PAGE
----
2004 release of recordings made in 1980, 1981 and 1983 at the Marshall Sykes organ, Cecil Theatre, Hull (Previously released as a cassette in 1993). Running time 52 minutes.
The download “.zip” file is 118Mb and includes 8 MP3 tracks, plus a 1200dpi JPG of the Cover. Just copy the MP3 files into your iTunes (or similar) library.
The CD version was deleted a few years ago.
The Lady is a Tramp
George Gershwin Medley: I Got Rhythm / Love Walked In / An American in Paris / Somebody Loves Me / Someone to Watch Over Me / Fascinatin’ Rhythm
This is My Lovely Day / Hello Young Lovers / We’ll Gather Lilacs / If I Loved You / Get Me to the Church on Time / Alice Blue Gown / Wouldn’t It Be Loverly
South Rampart Street Parade
Cole Porter Medley: Don’t Fence Me In / True Love / My Heart Belongs to Daddy / It’s All Right With Me
The Birth of the Blues / Everybody Loves Somebody / Poor Butterfly / You’re Nobody Till Somebody Loves You / Cherokee / Sentimental Gentleman from Georgia / Dream a Little Dream of Me
CD SLEEVE NOTES (JANUARY 2004):
The Cecil Theatre, Hull, housed a truly unique theatre organ, being built and installed as recently as 1955, and the only such Instrument made by Marshall Sykes of Leeds, a few of its 15 ranks of pipes having been rescued from the Fitton and Haley organ in the city’s Carlton cinema. In 1972 the Cecil was converted into a bingo and multi-cinema complex and local concern for the organ resulted in the formation of the Humberside Theatre Organ Preservation Society. In the conversion the chamber grilles were covered over, so preventing any sound getting out. The then Cecil owner donated the organ to the Society, in the hope that a new home for it could be found. Unfortunately, none could but in 1975 the Society was given permission to install soundproof shutters that could be opened up for concert use, and they then commenced presenting regular Sunday concerts.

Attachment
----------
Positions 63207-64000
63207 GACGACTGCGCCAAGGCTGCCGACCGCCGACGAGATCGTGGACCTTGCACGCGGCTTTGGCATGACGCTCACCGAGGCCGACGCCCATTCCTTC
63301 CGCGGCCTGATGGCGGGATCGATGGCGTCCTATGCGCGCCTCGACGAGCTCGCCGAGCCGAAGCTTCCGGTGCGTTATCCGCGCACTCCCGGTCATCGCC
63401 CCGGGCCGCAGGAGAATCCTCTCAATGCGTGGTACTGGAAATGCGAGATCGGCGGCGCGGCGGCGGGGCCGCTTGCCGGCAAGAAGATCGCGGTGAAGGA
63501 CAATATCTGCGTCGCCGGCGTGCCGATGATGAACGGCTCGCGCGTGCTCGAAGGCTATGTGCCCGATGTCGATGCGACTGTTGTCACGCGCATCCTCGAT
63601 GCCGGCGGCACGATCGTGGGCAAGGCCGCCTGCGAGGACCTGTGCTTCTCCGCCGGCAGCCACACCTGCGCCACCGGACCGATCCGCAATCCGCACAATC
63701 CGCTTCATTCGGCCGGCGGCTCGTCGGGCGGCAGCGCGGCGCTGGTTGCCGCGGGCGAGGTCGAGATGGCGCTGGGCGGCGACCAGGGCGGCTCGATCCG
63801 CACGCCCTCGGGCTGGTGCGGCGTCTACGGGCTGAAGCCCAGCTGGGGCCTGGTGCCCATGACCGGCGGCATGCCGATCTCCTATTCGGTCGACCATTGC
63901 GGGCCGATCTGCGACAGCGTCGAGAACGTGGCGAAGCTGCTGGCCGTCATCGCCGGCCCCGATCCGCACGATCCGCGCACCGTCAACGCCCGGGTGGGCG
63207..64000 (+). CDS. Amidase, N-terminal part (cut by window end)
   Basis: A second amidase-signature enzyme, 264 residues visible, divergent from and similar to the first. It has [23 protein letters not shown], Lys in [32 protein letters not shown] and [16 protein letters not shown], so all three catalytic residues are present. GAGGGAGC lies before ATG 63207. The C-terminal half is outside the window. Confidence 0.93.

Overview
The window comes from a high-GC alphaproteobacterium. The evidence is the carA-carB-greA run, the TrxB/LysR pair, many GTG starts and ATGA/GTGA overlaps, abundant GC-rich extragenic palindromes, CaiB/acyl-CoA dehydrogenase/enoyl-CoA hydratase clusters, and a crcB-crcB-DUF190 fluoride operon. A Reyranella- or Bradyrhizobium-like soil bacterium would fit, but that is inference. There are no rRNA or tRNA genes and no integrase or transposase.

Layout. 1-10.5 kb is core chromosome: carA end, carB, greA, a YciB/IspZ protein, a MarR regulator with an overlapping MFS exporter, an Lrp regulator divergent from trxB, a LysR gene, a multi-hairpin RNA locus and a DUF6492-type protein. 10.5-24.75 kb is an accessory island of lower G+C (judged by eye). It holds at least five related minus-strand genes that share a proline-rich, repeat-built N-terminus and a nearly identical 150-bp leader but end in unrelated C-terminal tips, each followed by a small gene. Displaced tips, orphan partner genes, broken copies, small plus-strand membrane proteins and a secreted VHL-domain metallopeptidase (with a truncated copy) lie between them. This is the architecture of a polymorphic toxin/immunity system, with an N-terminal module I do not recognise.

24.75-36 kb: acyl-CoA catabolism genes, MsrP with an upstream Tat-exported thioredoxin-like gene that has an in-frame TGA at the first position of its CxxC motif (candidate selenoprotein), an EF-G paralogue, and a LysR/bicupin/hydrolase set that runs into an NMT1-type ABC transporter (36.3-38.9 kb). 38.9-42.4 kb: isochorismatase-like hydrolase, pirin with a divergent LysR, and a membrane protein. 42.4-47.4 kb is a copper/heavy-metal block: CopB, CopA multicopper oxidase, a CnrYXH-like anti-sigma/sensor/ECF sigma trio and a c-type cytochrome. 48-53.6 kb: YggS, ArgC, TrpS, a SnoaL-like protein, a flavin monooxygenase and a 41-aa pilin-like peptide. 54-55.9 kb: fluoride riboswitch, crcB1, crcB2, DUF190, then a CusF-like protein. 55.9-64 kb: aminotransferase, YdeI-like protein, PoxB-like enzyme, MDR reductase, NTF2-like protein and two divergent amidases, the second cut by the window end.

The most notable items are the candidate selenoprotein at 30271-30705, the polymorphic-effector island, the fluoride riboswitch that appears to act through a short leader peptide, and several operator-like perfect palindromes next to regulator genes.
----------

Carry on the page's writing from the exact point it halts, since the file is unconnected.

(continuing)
Armsbee Bancroft was a native of Burton on Trent. His interest in the theatre organ began when he was a teenager, with a particular appreciation of the contrasting styles of Horace Finch (with whom he became a life-long friend) and Vic Hammett (the final track of the CD being played in tribute to him). He was very well known in the Midlands and was influential in getting the Wurlitzer installed In Burton Town Hall. Then Robin Richmond presented him on “The Organist Entertains” and he was very soon in demand for concert work all over the country.
He first played the Cecil organ in concert for the Humberside T.O.P.S on 26th March 1978. It was most certainly a time of mutual appreciation, as at the end of the concert the Society’s secretary said to Armsbee “Your kind of music is our kind of music”, and Armsbee remarked that he wished someone would buy the organ for him and install it in his home, such was his liking for the sound of the instrument. He was appointed Honorary Patron of the Society and gave many more concerts there before his untimely passing in January 1989. He was featured playing this organ on “The Organist Entertains” in 1981 but no permanent record was ever made available. The producer therefore hopes that this will continue to be accepted as a fitting tribute to a much-missed and greatly respected true gentleman of the theatre organ world and that for its duration you can “dream a little dream” that you are there in the Cecil and enjoying his music once again as the entire contents of this CD were recorded during his concerts in 1980, 1981 and 1983.